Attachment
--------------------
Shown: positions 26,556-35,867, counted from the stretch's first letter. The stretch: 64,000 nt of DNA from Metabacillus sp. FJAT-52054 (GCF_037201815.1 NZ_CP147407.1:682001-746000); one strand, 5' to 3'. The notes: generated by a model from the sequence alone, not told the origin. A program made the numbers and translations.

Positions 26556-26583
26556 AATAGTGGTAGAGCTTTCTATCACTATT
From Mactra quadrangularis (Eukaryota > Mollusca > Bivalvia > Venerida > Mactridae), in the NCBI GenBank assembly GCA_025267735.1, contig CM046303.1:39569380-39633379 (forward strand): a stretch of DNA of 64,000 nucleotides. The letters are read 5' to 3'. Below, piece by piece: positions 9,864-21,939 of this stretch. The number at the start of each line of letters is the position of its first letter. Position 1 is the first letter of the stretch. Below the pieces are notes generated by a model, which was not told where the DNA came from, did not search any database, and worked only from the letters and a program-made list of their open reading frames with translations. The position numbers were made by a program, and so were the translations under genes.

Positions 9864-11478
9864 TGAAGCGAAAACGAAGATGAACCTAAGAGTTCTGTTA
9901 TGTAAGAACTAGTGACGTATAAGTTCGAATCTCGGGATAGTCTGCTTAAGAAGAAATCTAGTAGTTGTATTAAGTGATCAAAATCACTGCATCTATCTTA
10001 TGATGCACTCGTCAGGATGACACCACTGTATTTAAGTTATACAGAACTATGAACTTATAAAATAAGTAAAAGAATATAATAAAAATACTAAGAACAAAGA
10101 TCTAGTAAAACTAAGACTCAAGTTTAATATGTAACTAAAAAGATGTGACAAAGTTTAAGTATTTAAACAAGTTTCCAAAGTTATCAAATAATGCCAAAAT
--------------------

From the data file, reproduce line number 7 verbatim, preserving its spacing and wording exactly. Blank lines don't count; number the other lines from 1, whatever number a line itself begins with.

9901 TGTAAGAACTAGTGACGTATAAGTTCGAATCTCGGGATAGTCTGCTTAAGAAGAAATCTAGTAGTTGTATTAAGTGATCAAAATCACTGCATCTATCTTA